“Bigger in scale, bigger in geographical spread, and bigger in the length of time that it went on undetected. I’m shocked about the information that I have seen.”

But in 2007 when Mr Hill tried to launch his book in Molong he received a fierce backlash, with “local hostility” forcing him to relocate the event from a cafe to the back of his car at the railway station car park.

A lot has changed in 15 years, Mr Hill says. That includes local perception, which is one of the aspects documented in Reckoning.

The prior widespread disbelief was assisted by the many decades of denial from the Fairbridge Society as well as British and Australian governments. The dark truth was harder to hide once Mr Hill and fellow former child migrant Ian ‘Smiley’ Bayliff began digging through the many thousands of files at Fairbridge Foundation offices in Sydney, at the University of Liverpool and in libraries and record offices.

In the nearly two decades since, Britain’s child migrants have received apologies from two prime ministers, multiple governments have paid compensation and they have been key witnesses at Britain’s Independent Inquiry into Child Sexual Abuse (IICSA) in 2017 and Australia’s Royal Commission into Institutional Responses to Child Sexual Abuse.

The collective sum all four institutions and governments have paid out to survivors of the Molong farm alone now stands at nearly 100 million Australian dollars (£57 million), Mr Hill estimates.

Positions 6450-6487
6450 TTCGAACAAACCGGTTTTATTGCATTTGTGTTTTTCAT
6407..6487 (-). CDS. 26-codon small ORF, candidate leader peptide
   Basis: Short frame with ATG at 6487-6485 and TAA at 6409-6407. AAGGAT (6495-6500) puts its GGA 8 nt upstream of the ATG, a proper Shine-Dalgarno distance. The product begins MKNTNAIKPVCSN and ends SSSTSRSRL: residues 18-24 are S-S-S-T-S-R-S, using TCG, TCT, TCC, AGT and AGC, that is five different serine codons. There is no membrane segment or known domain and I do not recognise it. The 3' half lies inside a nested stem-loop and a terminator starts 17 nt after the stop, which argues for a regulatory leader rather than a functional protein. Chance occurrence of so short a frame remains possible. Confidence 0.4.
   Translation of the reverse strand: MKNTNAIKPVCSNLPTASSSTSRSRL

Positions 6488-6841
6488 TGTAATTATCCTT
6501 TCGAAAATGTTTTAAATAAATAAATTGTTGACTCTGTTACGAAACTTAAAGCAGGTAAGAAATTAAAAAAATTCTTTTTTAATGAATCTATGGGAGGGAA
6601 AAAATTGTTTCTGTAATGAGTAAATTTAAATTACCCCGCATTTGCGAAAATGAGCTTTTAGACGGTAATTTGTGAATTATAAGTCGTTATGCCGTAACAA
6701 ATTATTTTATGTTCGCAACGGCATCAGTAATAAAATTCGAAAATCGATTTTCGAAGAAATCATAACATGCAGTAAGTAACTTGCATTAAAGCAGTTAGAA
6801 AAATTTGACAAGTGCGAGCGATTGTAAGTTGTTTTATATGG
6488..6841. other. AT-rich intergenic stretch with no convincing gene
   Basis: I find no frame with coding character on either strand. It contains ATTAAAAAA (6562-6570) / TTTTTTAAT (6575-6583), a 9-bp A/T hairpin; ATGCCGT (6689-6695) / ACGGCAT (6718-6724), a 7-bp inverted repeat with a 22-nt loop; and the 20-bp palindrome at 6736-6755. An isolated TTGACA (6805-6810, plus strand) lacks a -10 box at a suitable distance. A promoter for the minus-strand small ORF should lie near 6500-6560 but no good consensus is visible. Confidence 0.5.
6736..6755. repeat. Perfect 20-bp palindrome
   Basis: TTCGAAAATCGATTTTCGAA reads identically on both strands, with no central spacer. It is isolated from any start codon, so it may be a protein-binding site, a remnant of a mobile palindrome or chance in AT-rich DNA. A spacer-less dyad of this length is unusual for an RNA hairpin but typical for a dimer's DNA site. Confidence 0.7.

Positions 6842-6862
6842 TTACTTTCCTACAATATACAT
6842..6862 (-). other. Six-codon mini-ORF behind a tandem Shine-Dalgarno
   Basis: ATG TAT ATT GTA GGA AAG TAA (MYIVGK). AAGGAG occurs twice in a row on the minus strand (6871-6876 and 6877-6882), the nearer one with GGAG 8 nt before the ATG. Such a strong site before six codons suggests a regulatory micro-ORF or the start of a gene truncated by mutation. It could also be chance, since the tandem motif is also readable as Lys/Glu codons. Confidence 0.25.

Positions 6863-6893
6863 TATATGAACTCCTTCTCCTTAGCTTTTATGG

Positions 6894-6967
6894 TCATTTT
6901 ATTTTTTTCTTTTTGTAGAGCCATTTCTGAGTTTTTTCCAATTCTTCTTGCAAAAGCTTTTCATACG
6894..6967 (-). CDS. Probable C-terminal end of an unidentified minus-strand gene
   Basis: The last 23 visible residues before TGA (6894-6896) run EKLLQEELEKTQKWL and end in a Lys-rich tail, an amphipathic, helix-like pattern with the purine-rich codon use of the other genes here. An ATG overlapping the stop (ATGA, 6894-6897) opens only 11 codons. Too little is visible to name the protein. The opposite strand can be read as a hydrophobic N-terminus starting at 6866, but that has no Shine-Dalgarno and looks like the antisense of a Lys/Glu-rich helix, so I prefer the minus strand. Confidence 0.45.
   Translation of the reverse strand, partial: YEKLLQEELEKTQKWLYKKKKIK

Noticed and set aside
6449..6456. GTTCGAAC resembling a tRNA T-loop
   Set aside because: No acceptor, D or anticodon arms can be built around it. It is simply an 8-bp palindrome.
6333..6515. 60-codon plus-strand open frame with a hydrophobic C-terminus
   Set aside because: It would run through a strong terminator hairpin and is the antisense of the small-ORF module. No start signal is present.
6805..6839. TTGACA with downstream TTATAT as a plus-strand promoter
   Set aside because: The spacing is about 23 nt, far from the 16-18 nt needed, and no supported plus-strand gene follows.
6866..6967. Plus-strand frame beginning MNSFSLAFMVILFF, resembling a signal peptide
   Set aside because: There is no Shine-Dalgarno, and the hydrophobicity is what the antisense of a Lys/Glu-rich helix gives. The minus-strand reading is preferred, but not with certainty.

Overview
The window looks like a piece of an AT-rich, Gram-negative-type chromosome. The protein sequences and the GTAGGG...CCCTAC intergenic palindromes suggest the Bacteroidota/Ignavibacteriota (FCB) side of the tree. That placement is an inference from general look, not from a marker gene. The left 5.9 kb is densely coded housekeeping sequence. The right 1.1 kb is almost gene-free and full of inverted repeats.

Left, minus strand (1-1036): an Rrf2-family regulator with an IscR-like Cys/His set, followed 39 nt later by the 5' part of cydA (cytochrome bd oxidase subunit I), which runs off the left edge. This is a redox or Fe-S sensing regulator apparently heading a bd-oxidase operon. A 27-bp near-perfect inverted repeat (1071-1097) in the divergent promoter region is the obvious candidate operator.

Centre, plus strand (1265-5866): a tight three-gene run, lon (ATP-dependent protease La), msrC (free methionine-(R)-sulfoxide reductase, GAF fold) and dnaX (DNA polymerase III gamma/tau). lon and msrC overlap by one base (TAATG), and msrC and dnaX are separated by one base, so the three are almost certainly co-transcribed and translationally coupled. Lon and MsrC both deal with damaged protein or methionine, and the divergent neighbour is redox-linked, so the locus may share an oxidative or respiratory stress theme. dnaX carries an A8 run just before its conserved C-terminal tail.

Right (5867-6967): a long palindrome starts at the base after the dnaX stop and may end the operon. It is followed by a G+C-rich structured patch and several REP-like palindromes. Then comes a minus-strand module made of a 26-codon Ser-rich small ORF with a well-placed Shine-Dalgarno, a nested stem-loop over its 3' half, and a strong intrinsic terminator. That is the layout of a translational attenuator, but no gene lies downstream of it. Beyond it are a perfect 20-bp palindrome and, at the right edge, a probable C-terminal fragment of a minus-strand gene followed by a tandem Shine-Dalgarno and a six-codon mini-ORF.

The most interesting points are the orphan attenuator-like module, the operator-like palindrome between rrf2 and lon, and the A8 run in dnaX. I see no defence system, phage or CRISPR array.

And the pay-out process is not even complete. Still owing money to the survivors of the farm schools is the Charles-founded Prince’s Trust.

Shortly before the publication of Reckoning, Mr Hill’s co-researcher and lifelong friend Mr Bayliff died after a long illness.

The book which was the cumulation of decades of dogged research was dedicated to him.

Prior to the IICSA in 2017, the UK Fairbridge Society had repeatedly denied knowledge of any allegations of abuse at its child migrant institutions. In 1997 its then-director Nigel Haynes told a House of Commons committee Fairbridge had “no cases of complaint or abuse on record”.

When the IICSA published its final report in March 2018 it found evidence that both the British Government and Fairbridge Society were aware of abuse at the farm schools as early as the 1930s. It also said: “Fairbridge UK denied responsibility, and was at best wilfully blind to the evidence of sexual abuse contained within its own archives.”

Gordon Brown appeared in person at the hearing. Since issuing a public apology to child migrants in 2010, he had read The Forgotten Children and learnt about the sexual abuse.